Replacing Exhaust again...need to get it right this time - SailNet Community
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post #1 of 24 Old 09-21-2011 Thread Starter
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Replacing Exhaust again...need to get it right this time

The PO of my 1972 Northstar 38 re-powered it in 1992 with a new Universal M4-30. The exhaust setup consists of a riser where raw(salt) water cools the hot exhaust via a double-walled metal riser that's fastened to the exhaust manifold on one end and flanged to a DRY, wrapped, black-iron exhaust pipe. The water from the riser exits via fitting into a rubber hose which marries up with the dry exhaust pipe 12 fee away just before exiting at the stern.

The black-iron dry exhaust pipe failed in 2002, and after replacing it, is now failing again. The riser is just fine.

I'd like a longer-lasting solution because the dry pipe takes some tough turns and it's a very difficult, custom job to replace it. Access is very limited

I'm wondering if some of the newer Trident rubber hoses could take the place of the black iron. Or should I consider replacing the riser and black-iron pipe with a whole new setup, like a Vetus water-lock. I'm a bit scared of the water-muffler approach as I'd be inventing the new design and I'm worried about really botching it - as in, water back-feeding into the engine if I get it wrong.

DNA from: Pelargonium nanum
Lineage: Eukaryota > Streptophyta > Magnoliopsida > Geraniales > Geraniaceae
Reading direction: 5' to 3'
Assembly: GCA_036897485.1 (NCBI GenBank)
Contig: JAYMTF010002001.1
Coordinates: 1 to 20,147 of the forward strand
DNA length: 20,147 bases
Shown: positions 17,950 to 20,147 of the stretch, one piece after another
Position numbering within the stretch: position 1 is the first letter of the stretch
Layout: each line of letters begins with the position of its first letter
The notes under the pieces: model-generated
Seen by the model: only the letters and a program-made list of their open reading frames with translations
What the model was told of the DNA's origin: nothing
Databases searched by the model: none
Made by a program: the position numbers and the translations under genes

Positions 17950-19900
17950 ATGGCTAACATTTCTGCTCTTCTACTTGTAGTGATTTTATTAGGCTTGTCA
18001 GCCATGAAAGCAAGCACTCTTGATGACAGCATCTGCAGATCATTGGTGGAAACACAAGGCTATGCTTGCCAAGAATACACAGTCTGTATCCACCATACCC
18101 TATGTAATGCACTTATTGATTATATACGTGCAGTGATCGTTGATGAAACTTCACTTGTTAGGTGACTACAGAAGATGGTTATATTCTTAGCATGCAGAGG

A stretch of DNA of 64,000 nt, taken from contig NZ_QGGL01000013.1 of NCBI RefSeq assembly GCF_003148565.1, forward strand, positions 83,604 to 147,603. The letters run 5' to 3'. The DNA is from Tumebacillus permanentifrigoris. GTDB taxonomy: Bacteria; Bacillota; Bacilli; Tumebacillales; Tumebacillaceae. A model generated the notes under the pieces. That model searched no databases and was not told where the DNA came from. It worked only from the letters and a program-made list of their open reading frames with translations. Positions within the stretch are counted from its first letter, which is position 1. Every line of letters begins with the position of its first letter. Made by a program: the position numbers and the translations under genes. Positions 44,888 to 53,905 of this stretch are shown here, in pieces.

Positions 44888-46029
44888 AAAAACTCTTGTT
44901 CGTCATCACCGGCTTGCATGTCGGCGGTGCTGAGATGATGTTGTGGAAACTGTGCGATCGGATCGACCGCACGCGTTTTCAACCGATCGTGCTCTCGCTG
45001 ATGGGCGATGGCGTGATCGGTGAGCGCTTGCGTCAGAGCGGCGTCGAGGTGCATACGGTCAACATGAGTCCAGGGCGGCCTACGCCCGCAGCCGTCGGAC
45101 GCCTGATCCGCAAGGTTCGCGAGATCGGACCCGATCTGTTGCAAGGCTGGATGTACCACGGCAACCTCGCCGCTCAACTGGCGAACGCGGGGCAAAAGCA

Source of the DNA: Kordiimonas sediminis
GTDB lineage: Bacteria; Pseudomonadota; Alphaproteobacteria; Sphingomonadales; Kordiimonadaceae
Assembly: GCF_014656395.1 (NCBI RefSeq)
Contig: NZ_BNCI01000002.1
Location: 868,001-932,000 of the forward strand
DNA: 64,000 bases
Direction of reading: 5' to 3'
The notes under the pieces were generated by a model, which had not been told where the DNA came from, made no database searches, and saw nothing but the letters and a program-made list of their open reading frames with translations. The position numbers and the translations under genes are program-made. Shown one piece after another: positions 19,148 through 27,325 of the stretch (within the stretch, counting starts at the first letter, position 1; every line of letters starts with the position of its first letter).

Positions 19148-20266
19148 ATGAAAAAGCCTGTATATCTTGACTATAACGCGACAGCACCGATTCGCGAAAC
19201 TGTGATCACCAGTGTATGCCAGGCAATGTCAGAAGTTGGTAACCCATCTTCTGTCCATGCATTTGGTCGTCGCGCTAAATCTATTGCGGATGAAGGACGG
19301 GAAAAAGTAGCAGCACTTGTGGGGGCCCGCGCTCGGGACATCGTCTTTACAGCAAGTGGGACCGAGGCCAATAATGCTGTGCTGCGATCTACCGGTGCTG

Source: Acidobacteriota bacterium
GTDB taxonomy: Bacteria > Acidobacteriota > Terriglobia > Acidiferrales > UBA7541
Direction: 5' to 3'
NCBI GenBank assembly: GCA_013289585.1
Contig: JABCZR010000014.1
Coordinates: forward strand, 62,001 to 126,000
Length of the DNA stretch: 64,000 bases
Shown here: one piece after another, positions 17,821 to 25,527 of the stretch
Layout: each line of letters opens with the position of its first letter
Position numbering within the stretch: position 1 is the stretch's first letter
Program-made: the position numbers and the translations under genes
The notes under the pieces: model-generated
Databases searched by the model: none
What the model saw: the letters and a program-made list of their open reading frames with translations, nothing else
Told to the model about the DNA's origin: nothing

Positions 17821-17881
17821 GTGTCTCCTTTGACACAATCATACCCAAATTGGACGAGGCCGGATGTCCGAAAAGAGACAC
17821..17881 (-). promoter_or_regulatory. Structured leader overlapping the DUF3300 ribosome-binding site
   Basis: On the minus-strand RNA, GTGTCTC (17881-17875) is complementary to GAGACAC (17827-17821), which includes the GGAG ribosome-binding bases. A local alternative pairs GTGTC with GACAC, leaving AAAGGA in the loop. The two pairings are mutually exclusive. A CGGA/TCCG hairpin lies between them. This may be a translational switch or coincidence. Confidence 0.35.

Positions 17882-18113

Thoughts on either approach? or do you have an alternative?
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post #2 of 24 Old 09-21-2011
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We replaced our old riser and stainless muffler with one of the new VETUS waterlock muffler and it has had great results in two years. Boat is substantially quieter at the exhaust.

Dave


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post #3 of 24 Old 09-21-2011 Thread Starter
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Thank you. Do you or does anyone know a good source to assist in a redesign?
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post #4 of 24 Old 09-21-2011
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Normally the water is injected just after the riser and it both cools the exhaust and makes the system quieter. Your 12' of dry exhaust is rare in a sailboat.

Rubber exhaust hose is designed for the water cooled section and will not work for the dry section of the exhaust.

Properly designed and with the desired (required I think) anti-siphon there is virtually no risk of flooding the engine.

Here is a Yanmar diagram showing their ideal layout, but it is not brand specific. The anti-siphon can be a small hose exiting in the cockpit well above a drain to act as a telltale so you know the cooling water is flowing.

Hope this helps.
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post #5 of 24 Old 09-22-2011
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Agree that hose is only good after the water injection. It will melt.

My previous boat had a Universal 5411 and the exhaust system was standard black iron fittings and nipples for the loop, hose after the water injection, and a Vetus waterlock muffler. The black iron loop lasted 15 years and was very inexpensive to replace since the pieces were standard plumbing parts.
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post #6 of 24 Old 09-24-2011 Thread Starter